# Dumb Question

#### nitrusoxyde

Joined Nov 6, 2005
2
I feel extremely dumb for asking this, but hopefully someone can explain something that's always confused me.

My parents taught me the basics of DC electricity when I was extemely small, about 4 years old..... now I manage a RadioShack. What a coincidence. I got into the concepts of digital electronics when I was in highschool and college, yet I still have a lingering issue.

I've long been perplexed by some of the simpler characteristics of DC electricity. In particular, its characteristic of following the "path of least resistance". I get really hung up on this. It seems that if I connect two LEDs in parallel, one with a 10 ohm resistor and one with a 10000000 ohm resistor, the 1ohm should be brighter - AND IT IS! ... but the LED with the high resistance value still lights.

Ok, so lets compare this with an LED with its inherant resistance by adding another branch to the parallel circuit - still the same.

Yet now, when I finally add a simple short to ground, the circuit is dead - I think I understand why to a small degree. Basically both sides of the LEDs and resistors are becoming electrically common. The difference is that there's no resistor or component in the shorted circuit. But what about the small amount of resistance in a copper wire? Is this not enough to keep it from being a "short"?

As I said, I feel really stupid. What logic do I follow here? Part of my problem is that it is difficult to explain my confusion!

#### n9352527

Joined Oct 14, 2005
1,198
Originally posted by nitrusoxyde+Nov 9 2005, 07:59 AM--><div class='quotetop'>QUOTE(nitrusoxyde @ Nov 9 2005, 07:59 AM)</div><div class='quotemain'>I've long been perplexed by some of the simpler characteristics of DC electricity. In particular, its characteristic of following the "path of least resistance". I get really hung up on this. It seems that if I connect two LEDs in parallel, one with a 10 ohm resistor and one with a 10000000 ohm resistor, the 1ohm should be brighter - AND IT IS! ... but the LED with the high resistance value still lights.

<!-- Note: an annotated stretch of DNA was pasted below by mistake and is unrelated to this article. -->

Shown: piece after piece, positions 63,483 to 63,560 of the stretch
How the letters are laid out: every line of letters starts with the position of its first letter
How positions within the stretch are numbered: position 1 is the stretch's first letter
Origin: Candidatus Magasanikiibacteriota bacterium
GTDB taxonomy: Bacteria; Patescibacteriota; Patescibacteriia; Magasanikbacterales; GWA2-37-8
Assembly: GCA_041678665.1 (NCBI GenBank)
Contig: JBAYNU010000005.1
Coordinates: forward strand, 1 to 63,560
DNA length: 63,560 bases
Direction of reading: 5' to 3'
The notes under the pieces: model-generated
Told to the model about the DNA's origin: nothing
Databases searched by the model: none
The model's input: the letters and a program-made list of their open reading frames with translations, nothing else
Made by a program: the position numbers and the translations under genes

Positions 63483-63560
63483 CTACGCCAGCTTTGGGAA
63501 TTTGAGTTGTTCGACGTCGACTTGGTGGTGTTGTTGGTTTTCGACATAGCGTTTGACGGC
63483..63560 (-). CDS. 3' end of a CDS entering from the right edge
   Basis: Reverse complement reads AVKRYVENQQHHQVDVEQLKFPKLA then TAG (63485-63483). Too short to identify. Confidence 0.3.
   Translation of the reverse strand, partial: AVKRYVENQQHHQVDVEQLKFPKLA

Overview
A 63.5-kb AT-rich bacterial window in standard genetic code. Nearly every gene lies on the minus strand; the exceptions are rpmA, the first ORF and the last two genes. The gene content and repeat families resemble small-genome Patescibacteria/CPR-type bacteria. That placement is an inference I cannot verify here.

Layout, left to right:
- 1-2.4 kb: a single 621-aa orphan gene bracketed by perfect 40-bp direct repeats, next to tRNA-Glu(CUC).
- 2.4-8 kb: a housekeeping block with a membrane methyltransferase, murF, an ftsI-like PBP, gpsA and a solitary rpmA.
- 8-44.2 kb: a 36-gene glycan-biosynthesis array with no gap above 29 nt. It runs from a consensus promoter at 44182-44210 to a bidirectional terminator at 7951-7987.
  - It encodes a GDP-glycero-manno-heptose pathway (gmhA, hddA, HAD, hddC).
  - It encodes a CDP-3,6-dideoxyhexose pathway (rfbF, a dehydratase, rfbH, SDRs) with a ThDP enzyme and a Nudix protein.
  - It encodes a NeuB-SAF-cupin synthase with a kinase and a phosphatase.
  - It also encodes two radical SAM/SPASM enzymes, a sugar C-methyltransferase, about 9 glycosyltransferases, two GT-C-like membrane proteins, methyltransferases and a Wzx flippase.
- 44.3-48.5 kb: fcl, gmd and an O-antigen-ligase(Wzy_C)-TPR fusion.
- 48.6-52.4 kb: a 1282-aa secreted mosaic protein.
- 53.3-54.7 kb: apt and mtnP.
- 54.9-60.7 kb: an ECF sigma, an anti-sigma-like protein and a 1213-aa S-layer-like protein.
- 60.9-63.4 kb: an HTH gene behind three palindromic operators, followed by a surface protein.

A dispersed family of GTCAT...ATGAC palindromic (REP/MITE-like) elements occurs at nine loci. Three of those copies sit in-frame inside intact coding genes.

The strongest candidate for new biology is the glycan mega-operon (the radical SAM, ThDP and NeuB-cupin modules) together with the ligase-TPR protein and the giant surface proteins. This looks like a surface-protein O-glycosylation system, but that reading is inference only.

[post=11548]Quoted post[/post]​
[/b]

It is more correct to say that the path that has lower resistance will have greater current flowing through it than the parallel path with higher resistance. So it is not the case of the path with higher resistance will not have any current flowing through it.

Ohm's law says that the current is proportional to the voltage across the path and inversely proportional to the path resistance. i.e. I=V/R. From this formula we can see that current for both path depends on the resistance, because the voltage is equal.

<!--QuoteBegin-nitrusoxyde
@Nov 9 2005, 07:59 AM
Ok, so lets compare this with an LED with its inherant resistance by adding another branch to the parallel circuit - still the same.

Yet now, when I finally add a simple short to ground, the circuit is dead - I think I understand why to a small degree. Basically both sides of the LEDs and resistors are becoming electrically common. The difference is that there's no resistor or component in the shorted circuit. But what about the small amount of resistance in a copper wire? Is this not enough to keep it from being a "short"?